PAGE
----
Network Coordinator Q & A: Dr Melanie Burkhardt

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Kate Hoppe/Manager, Marketing, Communications & Strategic Projects
3 mins read·July 20th, 2020

We caught up with Dr Melanie Burkhardt recently to talk about her involvement in the Perth Diabetes MHPN.

“I was motivated by the potential for the network to contribute to improving the care of people with diabetes in our community, through teaching, training and networking opportunities for mental health and diabetes care professionals, and researchers across the health sector.”

Why did you become a network coordinator?

As a clinical psychologist, who works within a multidisciplinary diabetes team in a tertiary hospital, I see a significant role for behaviour change specialists in diabetes management, specifically in improving self-care, psychological wellbeing and quality of life.

I was motivated by the potential for the network to contribute to improving the care of people with diabetes in our community, through teaching, training and networking opportunities for mental health and diabetes care professionals, and researchers across the health sector.

What do you like about coordinating a MHPN-supported network?

MHPN is a recognised national platform that provides opportunities for interdisciplinary professional development. Practical support from our dedicated MHPN project officer includes the administration of funds, sending meeting invitations, collating RSVPs and sending PD certificates, and maintaining a directory of practitioners and services. The resources and support available through MHPN makes the job of coordinating the network so much easier.

What advice would you give to other coordinators?

At the outset, I think it’s helpful to have a vision for the network, and an understanding of what you’re trying to achieve and why. Having colleagues and co-coordinators with shared goals, can help lessen the load, keep things on track and moving forward especially at times where there are multiple competing work and life priorities!

Tell us about the benefits of interdisciplinary collaboration in the relation to diabetes and mental health.

Diabetes is a complex chronic condition where multidisciplinary input is considered the standard of care. Where I work as a clinical psychologist in a tertiary adult hospital, the input I provide is in consultation with, and at times provided jointly with other members of the specialist diabetes team be they endocrinologists, diabetes educators and dietitians.

As health professionals from different disciplines, we all have the same goals of achieving improved functioning and quality of life for our clients. The idea of addressing the whole context, which includes the person’s health condition, especially their diabetes self-management and metabolic control, is of paramount importance.

This is also important because there are aspects of a person’s health state that can worsen symptoms of their mental health condition. For example, symptoms of depressed mood may be exacerbated by high or highly variable blood glucose, which may in part be due to missed or unsafe use of medications such as insulin.

Addressing the reasons for omissions in self-care and working on behaviour change in therapy, when it involves medications, especially insulin, should be guided by the person’s diabetes specialist or care team.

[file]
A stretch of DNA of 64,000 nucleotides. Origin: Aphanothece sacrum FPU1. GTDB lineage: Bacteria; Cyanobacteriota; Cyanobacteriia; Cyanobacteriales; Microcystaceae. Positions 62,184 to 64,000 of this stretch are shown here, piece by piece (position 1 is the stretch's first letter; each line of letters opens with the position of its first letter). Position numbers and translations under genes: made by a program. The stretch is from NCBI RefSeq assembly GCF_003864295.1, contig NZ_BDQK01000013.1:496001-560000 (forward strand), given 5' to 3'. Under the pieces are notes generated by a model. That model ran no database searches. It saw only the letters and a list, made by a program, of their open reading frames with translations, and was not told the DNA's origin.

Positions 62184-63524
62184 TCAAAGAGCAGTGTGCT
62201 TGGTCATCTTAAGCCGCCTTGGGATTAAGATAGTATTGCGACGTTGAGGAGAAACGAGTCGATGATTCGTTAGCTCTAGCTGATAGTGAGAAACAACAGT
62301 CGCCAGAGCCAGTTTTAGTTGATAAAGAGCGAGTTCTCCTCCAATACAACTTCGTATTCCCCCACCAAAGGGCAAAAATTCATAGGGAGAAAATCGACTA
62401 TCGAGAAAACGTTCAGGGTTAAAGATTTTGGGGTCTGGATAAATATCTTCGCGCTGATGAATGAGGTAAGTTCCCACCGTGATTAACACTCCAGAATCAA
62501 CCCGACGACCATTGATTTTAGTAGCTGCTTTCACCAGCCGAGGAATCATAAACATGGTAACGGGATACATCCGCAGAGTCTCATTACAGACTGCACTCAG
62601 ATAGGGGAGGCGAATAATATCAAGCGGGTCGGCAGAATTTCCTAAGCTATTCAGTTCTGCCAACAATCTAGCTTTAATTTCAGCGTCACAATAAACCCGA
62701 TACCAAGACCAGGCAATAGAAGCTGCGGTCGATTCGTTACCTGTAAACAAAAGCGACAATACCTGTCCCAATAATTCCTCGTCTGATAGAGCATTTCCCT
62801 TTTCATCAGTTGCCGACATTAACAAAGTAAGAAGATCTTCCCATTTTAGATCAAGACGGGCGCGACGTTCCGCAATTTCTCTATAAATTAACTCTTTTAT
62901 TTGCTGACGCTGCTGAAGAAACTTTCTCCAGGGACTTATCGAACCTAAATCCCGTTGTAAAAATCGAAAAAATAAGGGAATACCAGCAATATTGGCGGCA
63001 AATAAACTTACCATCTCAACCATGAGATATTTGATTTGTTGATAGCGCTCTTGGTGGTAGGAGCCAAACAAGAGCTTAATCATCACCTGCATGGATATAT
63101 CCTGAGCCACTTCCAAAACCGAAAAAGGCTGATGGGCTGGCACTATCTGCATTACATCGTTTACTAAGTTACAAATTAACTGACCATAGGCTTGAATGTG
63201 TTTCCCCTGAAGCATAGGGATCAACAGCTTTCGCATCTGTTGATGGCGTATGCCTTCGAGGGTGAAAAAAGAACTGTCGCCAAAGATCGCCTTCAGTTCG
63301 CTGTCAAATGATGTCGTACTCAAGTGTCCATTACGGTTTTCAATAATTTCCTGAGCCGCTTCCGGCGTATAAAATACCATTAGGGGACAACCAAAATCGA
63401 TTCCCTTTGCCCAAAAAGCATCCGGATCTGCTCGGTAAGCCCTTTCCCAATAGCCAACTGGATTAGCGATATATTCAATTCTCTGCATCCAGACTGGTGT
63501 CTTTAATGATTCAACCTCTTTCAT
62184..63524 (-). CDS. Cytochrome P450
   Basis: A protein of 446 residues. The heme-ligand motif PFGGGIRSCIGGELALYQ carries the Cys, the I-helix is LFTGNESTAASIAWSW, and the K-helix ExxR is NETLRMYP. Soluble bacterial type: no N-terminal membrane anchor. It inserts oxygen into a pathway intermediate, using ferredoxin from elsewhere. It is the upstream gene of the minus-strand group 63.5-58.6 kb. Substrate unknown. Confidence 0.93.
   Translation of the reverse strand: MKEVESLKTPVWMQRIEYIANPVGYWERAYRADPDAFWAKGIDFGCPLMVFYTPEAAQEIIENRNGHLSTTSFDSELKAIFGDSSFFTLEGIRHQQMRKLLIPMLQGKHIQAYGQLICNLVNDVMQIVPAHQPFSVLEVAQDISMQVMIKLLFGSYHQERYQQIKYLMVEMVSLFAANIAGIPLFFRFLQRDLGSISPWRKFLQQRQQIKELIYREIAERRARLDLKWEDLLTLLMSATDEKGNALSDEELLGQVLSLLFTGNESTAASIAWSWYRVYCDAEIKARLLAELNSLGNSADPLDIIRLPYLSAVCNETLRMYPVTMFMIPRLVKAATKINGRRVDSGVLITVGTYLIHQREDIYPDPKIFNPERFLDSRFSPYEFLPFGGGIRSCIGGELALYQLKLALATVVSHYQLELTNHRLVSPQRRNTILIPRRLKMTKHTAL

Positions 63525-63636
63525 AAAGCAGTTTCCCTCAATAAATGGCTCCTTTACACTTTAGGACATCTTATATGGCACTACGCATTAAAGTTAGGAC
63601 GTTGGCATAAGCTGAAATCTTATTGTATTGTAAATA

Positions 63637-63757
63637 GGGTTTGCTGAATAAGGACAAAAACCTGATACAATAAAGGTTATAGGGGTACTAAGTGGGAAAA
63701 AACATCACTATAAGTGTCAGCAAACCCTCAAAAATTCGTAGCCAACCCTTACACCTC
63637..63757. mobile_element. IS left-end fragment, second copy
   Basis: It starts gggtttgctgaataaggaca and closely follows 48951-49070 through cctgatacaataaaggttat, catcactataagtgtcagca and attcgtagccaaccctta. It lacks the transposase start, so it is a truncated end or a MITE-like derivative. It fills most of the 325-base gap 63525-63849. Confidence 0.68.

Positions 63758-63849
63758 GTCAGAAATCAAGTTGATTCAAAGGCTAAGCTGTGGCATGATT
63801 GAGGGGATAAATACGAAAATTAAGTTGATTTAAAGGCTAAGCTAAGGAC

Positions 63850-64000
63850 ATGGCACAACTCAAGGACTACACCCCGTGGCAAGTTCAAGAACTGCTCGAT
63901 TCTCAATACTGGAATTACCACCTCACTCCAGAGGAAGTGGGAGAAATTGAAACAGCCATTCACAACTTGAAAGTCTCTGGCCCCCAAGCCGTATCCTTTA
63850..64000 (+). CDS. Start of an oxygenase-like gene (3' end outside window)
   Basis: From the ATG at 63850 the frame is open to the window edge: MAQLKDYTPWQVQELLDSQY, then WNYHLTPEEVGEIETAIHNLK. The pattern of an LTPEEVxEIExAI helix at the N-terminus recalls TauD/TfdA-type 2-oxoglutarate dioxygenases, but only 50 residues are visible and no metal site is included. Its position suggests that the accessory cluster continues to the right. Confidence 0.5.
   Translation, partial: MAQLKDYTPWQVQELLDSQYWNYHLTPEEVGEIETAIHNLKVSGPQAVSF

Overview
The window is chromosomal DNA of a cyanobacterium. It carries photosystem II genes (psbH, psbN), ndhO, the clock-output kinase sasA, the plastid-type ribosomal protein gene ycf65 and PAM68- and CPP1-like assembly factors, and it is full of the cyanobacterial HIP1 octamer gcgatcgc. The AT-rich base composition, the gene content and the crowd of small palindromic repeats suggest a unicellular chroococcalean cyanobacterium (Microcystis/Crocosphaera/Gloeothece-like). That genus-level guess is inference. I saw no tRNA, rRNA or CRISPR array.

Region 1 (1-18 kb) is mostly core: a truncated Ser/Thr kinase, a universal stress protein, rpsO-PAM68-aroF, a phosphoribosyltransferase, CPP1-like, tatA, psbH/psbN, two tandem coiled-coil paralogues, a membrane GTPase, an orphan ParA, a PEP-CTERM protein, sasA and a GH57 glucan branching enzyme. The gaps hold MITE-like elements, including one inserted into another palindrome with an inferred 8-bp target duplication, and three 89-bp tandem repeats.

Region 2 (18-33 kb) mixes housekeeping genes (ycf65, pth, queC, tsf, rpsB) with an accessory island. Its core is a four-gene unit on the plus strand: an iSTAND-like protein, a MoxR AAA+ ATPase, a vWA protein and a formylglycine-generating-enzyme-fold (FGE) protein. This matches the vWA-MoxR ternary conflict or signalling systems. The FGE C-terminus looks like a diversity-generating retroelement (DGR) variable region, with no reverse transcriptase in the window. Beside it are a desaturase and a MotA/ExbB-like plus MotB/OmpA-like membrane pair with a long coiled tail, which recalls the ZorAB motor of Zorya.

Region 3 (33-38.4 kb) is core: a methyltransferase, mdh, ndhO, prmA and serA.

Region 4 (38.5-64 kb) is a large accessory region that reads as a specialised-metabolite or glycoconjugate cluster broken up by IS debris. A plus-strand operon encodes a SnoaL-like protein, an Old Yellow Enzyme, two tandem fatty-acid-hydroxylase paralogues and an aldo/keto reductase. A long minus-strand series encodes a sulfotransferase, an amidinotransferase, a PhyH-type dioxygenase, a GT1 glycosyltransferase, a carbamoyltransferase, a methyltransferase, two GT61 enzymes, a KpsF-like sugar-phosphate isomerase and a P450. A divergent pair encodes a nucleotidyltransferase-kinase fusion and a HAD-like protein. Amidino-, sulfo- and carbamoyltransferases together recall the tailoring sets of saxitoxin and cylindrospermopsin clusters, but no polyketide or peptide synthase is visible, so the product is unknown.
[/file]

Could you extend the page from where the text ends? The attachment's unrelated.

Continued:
Improving the person’s self-care and health state often leads to an alleviation of distress and an improvement in mood quickly that may otherwise be very difficult to address without doing so, and could lead to increasing risks and compromising the person’s health longer-term.

The treatment of an eating disorder in the context of type 1 diabetes, or diabetes-related anxiety such as hypoglycaemia fear are examples of presenting problems that should always involve the person’s diabetes specialist and care team.

How did you find the experience of hosting a meeting online compared to a face-to-face meeting?

It’s a really different experience to a face-to-face meeting. I personally think it’s a challenging forum to facilitate informal networking, but it has the benefit of convenience and accessibility. I wonder whether it could have the potential to draw more attendees who may find it difficult to attend a face-to-face session. Overall, I do think it was well-received by participants. As coordinators, we’re still working to find better ways of working online, as this is likely to become an increasingly common medium for meetings in the future.

What did MHPN do well in supporting you to prepare for the meeting?

Our dedicated project officer set up virtual meetings, sent out invites and even guided us through a trial run on the platform before the session. It gave us the chance to familiarise ourselves with the platform, and how we were going to run the session. I was grateful to have a practice session beforehand.

Interested in joining or starting a network in your area?

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The Mental Health Professionals’ Network (MHPN) respectfully acknowledges the Wurundjeri and the Boon Wurrung people of the Kulin nation, the Traditional Owners and Custodians of the land on which our office is situated. We also acknowledge Traditional Owners of Country throughout Australia and pay our respects to their Elders past and present.